Recently it has been reported that an Indianapolis man accused of murdering a metropolitan police officer has taken the brazen step to initiate a civil suit for damages against the officer he is accused of murdering.
The lawsuit seeks monetary damages against the deceased officer claiming that wrongful and excessive force resulted in irreparable injuries inflicted upon the individual presently on trial for the officer’s murder.
It goes without mention that such actions offend the sensibilities of most reasonable citizens. It seems most foolhardy for an individual within criminal proceedings that can result in the death penalty to further antagonize potential jurors or a judge who may ultimately determine his fate should he be found guilty of murder.
However, for the purposes of this posting allow me to take the opportunity to explain how the initiation of such a lawsuit may also prove to be a tactical legal mistake during the course of this individual’s criminal prosecution.
Within our country’s history case verdicts are replete with evidence underscoring the reality that innocent individuals are wrongfully injured and/or prosecuted for crimes they are not found guilty of committing each year. As a result, our justice system has civil forums for such individuals to seek recompense where they can seek monetary compensation for injuries wrongfully inflicted upon them, whether those injuries are physical or mental.
In the case of individuals who allege injury caused by the hands of a state governmental actor, Indiana law requires that what is called a Tort Claim Notice to be served upon any and all government agencies and/or officials who may later be the subject of a civil lawsuit as a prelude to properly initiated civil court proceedings in Indiana.
As such, an aggrieved individual is protected upon serving such a notice from having his or her lawsuit later thrown out of court so long as a later filed civil lawsuit complaint is filed within the applicable statute of limitations in the state of Indiana.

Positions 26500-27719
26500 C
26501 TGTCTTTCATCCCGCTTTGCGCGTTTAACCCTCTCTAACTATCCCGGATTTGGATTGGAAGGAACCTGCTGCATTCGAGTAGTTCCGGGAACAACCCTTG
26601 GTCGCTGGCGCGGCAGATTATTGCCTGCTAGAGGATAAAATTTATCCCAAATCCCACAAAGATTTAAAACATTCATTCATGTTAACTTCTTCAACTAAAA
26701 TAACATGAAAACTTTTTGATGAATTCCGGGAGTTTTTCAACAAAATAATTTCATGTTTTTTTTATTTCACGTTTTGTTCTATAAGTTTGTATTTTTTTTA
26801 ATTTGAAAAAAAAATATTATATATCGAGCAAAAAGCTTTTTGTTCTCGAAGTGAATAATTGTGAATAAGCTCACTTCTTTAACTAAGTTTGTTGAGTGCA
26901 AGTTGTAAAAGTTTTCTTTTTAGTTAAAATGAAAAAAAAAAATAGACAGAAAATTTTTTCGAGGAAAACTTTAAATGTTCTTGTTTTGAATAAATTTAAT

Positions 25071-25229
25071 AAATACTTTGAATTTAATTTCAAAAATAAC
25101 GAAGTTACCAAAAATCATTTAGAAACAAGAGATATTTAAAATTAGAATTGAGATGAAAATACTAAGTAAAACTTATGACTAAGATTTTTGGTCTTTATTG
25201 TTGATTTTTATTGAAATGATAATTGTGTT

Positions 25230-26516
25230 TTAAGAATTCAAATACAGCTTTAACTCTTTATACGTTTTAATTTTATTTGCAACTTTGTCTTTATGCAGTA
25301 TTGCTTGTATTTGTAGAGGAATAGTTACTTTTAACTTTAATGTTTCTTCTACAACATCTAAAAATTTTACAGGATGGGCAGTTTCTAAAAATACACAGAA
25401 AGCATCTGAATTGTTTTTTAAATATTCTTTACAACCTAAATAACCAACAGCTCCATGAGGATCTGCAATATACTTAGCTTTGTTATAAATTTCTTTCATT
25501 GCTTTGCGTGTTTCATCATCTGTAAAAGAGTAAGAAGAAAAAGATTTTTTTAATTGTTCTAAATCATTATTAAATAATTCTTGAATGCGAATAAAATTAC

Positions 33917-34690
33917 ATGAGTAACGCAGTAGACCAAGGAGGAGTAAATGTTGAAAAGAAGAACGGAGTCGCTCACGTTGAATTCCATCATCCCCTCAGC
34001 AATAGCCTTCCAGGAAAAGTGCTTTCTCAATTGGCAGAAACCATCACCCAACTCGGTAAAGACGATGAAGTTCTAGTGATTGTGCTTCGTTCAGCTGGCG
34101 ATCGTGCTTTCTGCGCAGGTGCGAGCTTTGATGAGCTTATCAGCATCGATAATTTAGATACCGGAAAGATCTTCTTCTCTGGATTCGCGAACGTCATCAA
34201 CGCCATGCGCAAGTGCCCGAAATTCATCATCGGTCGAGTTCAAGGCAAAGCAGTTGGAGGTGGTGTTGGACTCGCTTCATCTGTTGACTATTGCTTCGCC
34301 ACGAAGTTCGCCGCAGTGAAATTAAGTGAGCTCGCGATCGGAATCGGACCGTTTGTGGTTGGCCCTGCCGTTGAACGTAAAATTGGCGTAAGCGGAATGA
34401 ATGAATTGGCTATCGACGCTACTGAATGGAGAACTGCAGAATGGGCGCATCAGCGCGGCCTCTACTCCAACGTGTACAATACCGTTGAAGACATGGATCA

This legal procedural process is most significant to the central issue of how to best preserve an individual’s civil rights toward subsequently bringing forth a civil lawsuit while most effectively defending his or herself within the course of a pending criminal prosecution.
One of the first actions I take when learning of such a civil a lawsuit undertaken by a criminal defendant is to determine whether the individual filing such a civil lawsuit is represented by legal counsel. Absent exceptional circumstances I believe it to be legal malpractice for a criminal defense lawyer to compromise a Defendant’s right to a fair trial by allowing evidence of such a lawsuit to potentially be permitted to become a focal point of contention within a pending criminal prosecution.
Not surprisingly, this individual’s decision to initiate such a civil lawsuit prior to the criminal case being completed was apparently done without the assistance or endorsement of legal counsel.
As formerly stated, even if an individual’s civil contentions later prove meritorious, it is most unwise to proceed with such civil allegations against a police officer, much less a deceased officer whose actions may prove heroic, while a criminal prosecution is pending.
Why? Not for the obvious reasons formerly spoken of whereby such contentions made without legal merit may prove to unduly slander the good name of a deceased officer and outrage the sensibilities of a judge or jury.
Rather, because in most all legal circumstances an individual has a constitutional right not to testify against oneself during the course of a criminal prosecution. However, once that same individual has publicly filed civil allegations made against an officer whose actions are central to a criminal determination of guilt or innocence, state prosecutors may be able to compel the Defendant’s testimony as a witness against himself within his own prosecution.
For this reason civil justice can not only wait, but must wait in order to present the most effective legal defense possible during the course of a criminal prosecution. By safeguarding all of one’s constitutional rights, a Defendant properly advised by counsel can best be in position to preserve his or her liberty following a successful criminal trial outcome. Upon garnering a not guilty verdict, a properly safeguarded civil lawsuit may commence at a more appropriate time both strategically and procedurally so as to not allow a monetary motive to play a contributing role in restricting one’s future freedom.
No matter whether a criminal prosecution is one for which the death penalty may result, the above referenced analysis must be applied to any and all criminal cases whether a misdemeanor or felony offense. No matter the severity of the crime alleged within the state of Indiana, the rules of evidence govern what facts and or allegations will be permitted to be considered during the course of a criminal trial.
Keeping such realities in mind, one accused of a crime would be well advised to confer with qualified legal defense counsel prior to embarking upon the initiation of a civil lawsuit that may prove counter to one’s self interest during the course of a pending criminal proceeding.